The Ontario Fishery Regulations (OFR), 2007 as part of the Canadian Fisheries Act, are administered by the provincial government to deal with fish management in Ontario. The OFR regulate the movement of live fishes (except bait fishes), the release of live fishes into water bodies, and the transport of crayfish overland. The OFR establish a list of acceptable baitfish species and a list of live invasive fishes prohibited for possession (nine invasive species are listed as of 2015). Under the OFR, the import of live fishes into Ontario for use as bait is prohibited. The release of live bait and the dumping of buckets used to hold them is prohibited into or within 30 metres of any waters. Invasive or live fishes that are not listed as baitfish species cannot be used as bait in Ontario. The list only regulates the possession of live invasive fishes, not their import. There are no definitions within the Act for “live” or “dead”. Therefore fishes such as Asian carps which can survive out of water for long periods may remain alive if they are simply dewatered and iced, without evisceration (gutting).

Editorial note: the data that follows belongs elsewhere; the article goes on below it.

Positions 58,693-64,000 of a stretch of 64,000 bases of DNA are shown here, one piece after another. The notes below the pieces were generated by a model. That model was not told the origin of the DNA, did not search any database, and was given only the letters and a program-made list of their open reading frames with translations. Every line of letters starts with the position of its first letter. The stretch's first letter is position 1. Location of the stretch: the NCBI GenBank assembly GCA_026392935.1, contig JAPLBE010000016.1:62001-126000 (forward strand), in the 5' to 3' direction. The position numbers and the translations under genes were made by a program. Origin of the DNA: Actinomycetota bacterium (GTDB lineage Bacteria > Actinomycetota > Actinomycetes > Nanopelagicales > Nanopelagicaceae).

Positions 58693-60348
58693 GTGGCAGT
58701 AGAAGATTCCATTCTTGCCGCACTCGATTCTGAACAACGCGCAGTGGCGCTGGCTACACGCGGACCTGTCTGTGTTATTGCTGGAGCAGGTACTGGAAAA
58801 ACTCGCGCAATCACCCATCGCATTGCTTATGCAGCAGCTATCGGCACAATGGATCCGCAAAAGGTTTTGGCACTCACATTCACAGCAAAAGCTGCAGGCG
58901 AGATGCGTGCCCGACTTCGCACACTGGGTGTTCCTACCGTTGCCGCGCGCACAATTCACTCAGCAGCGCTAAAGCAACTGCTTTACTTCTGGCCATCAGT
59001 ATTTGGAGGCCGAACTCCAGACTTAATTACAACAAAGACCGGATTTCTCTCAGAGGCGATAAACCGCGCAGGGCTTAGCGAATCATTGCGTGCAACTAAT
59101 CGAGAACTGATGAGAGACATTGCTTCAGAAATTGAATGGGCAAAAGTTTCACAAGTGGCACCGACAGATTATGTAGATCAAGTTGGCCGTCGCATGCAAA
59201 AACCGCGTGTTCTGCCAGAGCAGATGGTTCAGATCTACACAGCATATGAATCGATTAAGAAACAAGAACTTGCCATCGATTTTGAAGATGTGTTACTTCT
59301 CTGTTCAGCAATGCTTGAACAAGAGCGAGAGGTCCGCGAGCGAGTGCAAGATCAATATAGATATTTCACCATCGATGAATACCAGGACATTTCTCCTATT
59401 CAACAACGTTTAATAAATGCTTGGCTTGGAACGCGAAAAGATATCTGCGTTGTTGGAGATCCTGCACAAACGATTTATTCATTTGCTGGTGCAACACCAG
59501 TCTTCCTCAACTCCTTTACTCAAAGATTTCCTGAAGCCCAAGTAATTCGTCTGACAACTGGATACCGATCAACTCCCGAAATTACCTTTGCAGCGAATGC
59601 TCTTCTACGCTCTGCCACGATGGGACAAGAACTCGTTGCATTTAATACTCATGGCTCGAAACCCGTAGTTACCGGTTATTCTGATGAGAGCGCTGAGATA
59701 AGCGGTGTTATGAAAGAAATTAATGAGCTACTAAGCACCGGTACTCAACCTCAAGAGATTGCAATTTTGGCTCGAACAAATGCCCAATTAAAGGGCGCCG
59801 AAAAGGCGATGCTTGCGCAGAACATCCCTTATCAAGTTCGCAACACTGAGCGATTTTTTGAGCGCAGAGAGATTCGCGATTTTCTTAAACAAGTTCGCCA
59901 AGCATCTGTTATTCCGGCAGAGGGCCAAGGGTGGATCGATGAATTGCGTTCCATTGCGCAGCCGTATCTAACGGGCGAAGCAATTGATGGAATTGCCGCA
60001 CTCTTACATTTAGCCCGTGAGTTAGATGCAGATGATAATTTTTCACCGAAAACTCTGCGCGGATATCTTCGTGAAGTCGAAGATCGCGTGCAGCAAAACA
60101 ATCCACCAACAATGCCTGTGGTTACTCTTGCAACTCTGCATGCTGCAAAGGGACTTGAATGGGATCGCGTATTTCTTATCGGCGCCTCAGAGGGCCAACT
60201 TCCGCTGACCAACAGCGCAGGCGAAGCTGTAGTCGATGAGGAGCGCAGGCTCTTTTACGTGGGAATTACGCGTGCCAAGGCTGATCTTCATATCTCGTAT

This Agreement is a collaboration between the Ontario and Canadian governments with the goal to “restore, protect and conserve Great Lakes water quality and ecosystem health in order to assist in achieving the vision of a healthy, prosperous and sustainable region for present and future generations.” It is a commitment to work together around the Great Lakes in a cooperative manner to achieve this vision. The Agreement establishes principles, common priorities, goals, results and commitments for the restoration, protection and conservation of the Great Lakes. It also commits to reporting on the progress being made in achieving the goals in alignment with the three-year binational reporting schedule established under the Canada-United States Great Lakes Water Quality Agreement.
Annex 6 (contained in Canada-Ontario Agreement on Great Lakes Water Quality and Ecosystem Health)
The purpose of this Annex is “to ensure cooperative and coordinated efforts to reduce the threat of aquatic invasive species to Great Lakes water quality and ecosystem health”. The Annex describes these efforts and includes goals and commitments to develop rules and standards that can be applied by industry and the public to address ballast water, potential new AIS and AIS pathways, reduce the spread of existing AIS, and facilitate early detection and rapid response.